Fall 2018 Newsletter
NOTES FROM THE NATIVE STEWARDSHIP CORPS
Alexii Sigona, Native Steward Intern
The AMLT Native Stewardship Corps reconnects tribal members with traditional cultural practices, places, and knowledge through conservation fieldwork and cultural education. Here Alexii Sigona shares his experience as a summer intern on the crew. Alexii is in his senior year at San Francisco University working towards a degree in Environmental Studies, and he intends to pursue a graduate degree focused on food rights and land sovereignty among federally unrecognized tribes.
Late on a sunny Monday morning, the Amah Mutsun Native Stewardship Corps drives to the UC Santa Cruz Arboretum. The sun is a nice change from our last location, foggy Pescadero State beach, where we tidepooled earlier in the day with UC Berkeley archaeologists and learned about our ancestors’ relationship with “kalle,” the ocean.
Here at the Arboretum, we meet with Rick Flores, a close friend of the Tribe, who shows us around and explains to us the unique partnership between the University and our Tribe. Our task today is to find suitable willow branches for building a sweat lodge. Gabriel and Abran, two of the most experienced Mutsun stewards, express to us the importance of respectfully gathering what we need and the importance of making an offering of tobacco for each branch we harvest. It is time to bushwack into the riparian zone in search of healthy, straight willow poles, that are at least eight feet in length. I navigate my way through this thicket, hoping to not get poison oak and thinking about how this tradition of gathering willow has been practiced for thousands of years in this territory. I find a suitable branch and wade through poison oak and brush and climb up a healthy willow where I make an offering to take a particularly straight and young branch. Below me, Abran, Chris, Od., and Mariah stand by to help. While this is only the beginning of the stewardship corps, I already feel a strong connection and support system between myself and fellow Native Stewards.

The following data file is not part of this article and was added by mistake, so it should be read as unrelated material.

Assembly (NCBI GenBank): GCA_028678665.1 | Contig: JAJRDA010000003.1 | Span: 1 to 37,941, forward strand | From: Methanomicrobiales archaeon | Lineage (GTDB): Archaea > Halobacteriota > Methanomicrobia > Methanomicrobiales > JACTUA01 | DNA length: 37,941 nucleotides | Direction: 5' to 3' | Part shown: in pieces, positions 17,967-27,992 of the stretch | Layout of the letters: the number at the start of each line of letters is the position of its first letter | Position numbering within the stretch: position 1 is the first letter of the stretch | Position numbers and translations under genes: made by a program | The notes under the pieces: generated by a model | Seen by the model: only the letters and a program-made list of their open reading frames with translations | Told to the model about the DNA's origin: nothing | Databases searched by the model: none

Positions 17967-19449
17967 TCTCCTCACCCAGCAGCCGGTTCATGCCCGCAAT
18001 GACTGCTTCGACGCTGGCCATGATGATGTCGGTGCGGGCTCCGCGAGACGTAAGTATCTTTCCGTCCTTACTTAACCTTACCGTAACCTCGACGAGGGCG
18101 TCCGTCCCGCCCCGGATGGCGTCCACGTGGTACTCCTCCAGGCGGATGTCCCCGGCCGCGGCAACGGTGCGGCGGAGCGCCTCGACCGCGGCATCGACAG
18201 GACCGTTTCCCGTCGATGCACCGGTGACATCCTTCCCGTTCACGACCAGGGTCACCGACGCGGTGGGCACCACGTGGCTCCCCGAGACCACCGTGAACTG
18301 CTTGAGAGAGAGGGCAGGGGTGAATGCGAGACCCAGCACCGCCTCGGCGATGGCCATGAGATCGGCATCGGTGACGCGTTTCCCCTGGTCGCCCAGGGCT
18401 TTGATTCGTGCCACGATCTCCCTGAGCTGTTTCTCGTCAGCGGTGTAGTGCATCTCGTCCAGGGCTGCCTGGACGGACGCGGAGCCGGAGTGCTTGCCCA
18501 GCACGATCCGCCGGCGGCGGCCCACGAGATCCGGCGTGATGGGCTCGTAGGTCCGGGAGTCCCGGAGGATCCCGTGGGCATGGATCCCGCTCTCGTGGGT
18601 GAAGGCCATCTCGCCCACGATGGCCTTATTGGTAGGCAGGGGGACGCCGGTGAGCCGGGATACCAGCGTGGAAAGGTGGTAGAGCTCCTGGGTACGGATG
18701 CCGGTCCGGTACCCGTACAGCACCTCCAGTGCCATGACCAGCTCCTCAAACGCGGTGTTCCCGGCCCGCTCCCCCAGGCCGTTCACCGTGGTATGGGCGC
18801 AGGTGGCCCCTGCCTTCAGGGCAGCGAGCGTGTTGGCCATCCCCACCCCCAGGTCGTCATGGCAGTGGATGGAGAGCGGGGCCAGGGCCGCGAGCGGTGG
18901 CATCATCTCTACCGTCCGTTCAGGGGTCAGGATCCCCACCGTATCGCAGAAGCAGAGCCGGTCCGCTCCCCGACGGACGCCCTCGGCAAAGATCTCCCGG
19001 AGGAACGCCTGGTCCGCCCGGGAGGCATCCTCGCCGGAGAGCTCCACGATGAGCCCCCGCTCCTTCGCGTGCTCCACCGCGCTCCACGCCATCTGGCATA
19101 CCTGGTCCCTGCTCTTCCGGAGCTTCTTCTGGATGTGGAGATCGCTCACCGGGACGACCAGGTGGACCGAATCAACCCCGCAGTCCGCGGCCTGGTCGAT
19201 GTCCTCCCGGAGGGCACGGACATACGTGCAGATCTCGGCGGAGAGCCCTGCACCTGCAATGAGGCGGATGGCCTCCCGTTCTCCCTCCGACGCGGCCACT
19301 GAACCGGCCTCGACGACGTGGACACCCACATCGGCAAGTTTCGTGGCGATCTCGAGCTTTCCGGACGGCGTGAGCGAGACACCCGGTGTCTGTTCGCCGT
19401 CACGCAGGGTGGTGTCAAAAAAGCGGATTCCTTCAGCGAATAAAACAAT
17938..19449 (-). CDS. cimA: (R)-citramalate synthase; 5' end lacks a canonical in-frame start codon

After harvesting no more than we needed, we head back to Cascade Ranch, our base camp that consists of one large 19th-century ranch home and a lawn dotted with tents, port-a-potty’s, and solar showers for the stewards to utilize after a hard days’ work. Although we are physically fatigued, our day is not over. The rest of the evening will consist of a Mutsun language lesson from Chairman Val Lopez, yet another opportunity to learn and share knowledge with fellow tribal members. Every day is long but brings about a multitude of lessons and experiences from Traditional Ecological Knowledge to language, to ceremony. Tomorrow we will construct the sweat lodge with help from our Tachi Yokuts relatives. The poles will be woven together in a dome-shaped frame, each pole playing its part in providing the necessary strength and flexibility to maintain an erect structure. The dome-shaped structure will be enveloped in blankets to help retain the heat during sweat.
This interdependence of willow poles is precisely what I experienced with the Stewardship Corps. As our program director Jeanette Acosta (Coastal band Chumash) puts it, not only do we weave a physically tight basket of willow poles for our sweat, we also weave a collective basket with our strong relationships with each other. As stewards we provide a strong support group, holding each other to be the best people we can be, while collectively working to bring back traditional practices to help heal ourselves as well as “pire,” Mother Earth.